Can you talk us through the process? How long did filming take? What about post-production?
A&T: This was an ambitious project for us to take on as first-time filmmakers, with separate full-time jobs, and we had no idea how large it would actually become. We officially began in February of 2012 and shot a few interviews with runners prior to the race. From the beginning, we worked directly with the race director, Lazarus Lake. It was important to him that we get what we need without jeopardizing the runners’ experience. One of the joys of The Barkley is having the opportunity to be completely and utterly LOST in the wilderness. Most of the race is off trail on an unmarked course and it would ruin the adventure to be alone and lost, then suddenly see a camera person waiting for you. So when we scouted with Laz a month ahead of time, he specifically showed us certain areas where we would be allowed to shoot without influencing anyone’s navigation. Since The Barkley is about one person facing the challenge, if a camera person is running alongside you, that is no longer the case, so we kept the chasing to a minimum. We hired 6 locals to help us shoot the 2012 race weekend.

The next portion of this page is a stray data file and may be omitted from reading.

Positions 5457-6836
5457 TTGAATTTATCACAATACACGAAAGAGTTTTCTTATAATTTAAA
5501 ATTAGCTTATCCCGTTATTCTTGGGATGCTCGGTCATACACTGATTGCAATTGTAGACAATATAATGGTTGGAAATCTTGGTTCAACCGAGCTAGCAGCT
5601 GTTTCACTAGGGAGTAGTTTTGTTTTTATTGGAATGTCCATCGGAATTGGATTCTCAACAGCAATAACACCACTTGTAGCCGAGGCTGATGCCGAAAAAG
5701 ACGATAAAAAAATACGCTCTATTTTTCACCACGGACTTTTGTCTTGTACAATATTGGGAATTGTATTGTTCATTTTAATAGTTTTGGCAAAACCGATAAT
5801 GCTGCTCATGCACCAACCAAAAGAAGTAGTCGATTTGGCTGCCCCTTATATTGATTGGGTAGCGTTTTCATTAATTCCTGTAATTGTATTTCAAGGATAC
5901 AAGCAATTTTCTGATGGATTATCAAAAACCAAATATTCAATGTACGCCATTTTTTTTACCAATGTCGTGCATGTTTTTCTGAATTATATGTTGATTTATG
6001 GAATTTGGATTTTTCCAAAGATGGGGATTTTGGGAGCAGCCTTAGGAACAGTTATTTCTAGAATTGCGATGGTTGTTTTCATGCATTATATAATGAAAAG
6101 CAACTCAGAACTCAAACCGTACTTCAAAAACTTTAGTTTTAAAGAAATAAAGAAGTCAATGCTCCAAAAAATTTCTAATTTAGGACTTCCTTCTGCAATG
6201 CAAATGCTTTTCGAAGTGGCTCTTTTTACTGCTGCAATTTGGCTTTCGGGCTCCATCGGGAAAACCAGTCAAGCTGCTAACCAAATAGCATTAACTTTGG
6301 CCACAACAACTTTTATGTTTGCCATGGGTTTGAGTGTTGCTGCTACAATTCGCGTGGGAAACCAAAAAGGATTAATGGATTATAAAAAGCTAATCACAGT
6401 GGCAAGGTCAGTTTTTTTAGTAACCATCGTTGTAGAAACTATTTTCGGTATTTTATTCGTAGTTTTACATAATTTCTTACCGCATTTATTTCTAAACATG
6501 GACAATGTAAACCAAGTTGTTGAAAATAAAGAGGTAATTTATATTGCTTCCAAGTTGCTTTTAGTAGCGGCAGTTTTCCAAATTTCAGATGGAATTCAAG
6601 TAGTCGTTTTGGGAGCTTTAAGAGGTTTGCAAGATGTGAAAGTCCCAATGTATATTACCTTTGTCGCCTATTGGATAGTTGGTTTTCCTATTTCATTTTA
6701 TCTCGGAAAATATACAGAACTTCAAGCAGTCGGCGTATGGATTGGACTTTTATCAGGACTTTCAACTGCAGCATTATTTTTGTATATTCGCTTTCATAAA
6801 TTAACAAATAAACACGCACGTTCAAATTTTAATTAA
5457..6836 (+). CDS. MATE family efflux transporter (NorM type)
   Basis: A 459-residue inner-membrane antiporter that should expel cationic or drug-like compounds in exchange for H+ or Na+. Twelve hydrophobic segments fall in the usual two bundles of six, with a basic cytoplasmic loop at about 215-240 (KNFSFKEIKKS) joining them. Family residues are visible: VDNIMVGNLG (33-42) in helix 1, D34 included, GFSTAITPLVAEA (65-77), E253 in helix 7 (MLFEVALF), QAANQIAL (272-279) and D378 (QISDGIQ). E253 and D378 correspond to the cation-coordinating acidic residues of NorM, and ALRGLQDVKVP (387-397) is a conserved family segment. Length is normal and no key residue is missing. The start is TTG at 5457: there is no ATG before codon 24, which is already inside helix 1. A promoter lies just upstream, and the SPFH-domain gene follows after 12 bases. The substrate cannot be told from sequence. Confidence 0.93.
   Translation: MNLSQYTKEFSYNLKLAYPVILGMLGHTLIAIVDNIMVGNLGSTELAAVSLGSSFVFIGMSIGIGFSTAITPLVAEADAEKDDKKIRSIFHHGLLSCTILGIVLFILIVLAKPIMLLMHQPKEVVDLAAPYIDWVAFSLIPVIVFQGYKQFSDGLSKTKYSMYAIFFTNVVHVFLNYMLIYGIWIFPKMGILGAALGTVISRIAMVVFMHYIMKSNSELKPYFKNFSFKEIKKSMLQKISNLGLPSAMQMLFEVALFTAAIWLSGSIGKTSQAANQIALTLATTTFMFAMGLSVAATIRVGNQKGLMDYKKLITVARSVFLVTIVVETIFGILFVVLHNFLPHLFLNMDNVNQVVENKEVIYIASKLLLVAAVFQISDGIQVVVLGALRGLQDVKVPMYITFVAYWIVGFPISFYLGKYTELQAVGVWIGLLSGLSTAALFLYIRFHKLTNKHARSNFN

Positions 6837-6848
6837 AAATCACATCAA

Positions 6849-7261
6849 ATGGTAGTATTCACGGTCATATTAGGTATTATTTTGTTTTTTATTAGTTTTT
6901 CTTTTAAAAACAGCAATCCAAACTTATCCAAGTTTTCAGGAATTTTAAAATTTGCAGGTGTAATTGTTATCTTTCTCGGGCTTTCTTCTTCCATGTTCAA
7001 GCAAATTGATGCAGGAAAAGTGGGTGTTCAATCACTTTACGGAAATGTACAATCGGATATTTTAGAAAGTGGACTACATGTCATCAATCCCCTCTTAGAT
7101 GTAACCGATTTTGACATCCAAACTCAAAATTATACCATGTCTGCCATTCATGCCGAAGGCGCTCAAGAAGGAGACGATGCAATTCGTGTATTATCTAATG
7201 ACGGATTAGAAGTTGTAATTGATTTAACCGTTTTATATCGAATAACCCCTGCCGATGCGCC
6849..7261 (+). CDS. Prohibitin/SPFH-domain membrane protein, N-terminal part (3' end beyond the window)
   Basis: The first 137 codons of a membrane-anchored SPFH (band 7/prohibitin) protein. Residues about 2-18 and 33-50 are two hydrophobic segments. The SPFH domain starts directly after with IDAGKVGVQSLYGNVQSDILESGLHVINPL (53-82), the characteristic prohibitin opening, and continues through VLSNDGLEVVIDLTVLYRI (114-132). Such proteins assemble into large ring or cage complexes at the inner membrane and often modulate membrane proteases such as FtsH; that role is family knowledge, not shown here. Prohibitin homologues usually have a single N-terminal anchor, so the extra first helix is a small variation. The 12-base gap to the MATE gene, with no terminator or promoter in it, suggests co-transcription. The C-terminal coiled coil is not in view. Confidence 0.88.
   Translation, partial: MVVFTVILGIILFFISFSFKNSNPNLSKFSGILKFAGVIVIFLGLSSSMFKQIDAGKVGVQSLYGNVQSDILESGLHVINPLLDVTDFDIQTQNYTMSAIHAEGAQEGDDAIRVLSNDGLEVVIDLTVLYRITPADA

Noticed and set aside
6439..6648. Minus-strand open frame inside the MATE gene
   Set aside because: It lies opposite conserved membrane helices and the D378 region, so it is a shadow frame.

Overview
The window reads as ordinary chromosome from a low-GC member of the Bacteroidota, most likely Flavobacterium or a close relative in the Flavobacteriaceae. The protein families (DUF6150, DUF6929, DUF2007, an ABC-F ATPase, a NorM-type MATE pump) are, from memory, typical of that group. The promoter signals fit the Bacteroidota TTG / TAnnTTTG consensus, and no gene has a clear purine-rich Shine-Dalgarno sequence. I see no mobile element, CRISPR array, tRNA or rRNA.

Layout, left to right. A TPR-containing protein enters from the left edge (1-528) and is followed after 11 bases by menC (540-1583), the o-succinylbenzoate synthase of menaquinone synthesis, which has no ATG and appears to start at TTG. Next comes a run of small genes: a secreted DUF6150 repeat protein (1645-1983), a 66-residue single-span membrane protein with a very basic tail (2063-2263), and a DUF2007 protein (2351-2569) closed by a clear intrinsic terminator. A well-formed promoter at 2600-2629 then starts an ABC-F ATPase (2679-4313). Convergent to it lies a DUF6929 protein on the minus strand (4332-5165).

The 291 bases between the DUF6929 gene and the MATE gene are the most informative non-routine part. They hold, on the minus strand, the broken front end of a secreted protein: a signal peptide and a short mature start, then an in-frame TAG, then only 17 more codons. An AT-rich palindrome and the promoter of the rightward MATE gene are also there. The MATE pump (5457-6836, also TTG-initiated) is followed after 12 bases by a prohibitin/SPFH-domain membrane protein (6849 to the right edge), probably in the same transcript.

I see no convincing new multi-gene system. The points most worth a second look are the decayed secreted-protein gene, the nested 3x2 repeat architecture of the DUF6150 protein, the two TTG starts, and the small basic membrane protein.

The two of us kept shooting on our drive back to LA with stops outside Nashville and Albuquerque. Soon after, we drove to Northern California and Utah for some post-race follow-ups. We continued shooting that summer with another road trip to Pennsylvania, Virginia, and Georgia. We watched and logged every single piece of footage along the way which took most of the summer. Though we had been working our regular jobs intermittently since starting the film, in the fall we had to go back full-time. Those “regular” jobs consist of 60-70 hour weeks so we would work on the film on weekends but progress definitely slowed during that time. So in the spring of 2013 we decided to bring on an Assistant Editor, and then by summer we brought on an Editor to help us get to a solid rough cut. We would meet weekly or biweekly until we had a solid rough cut in December of 2013.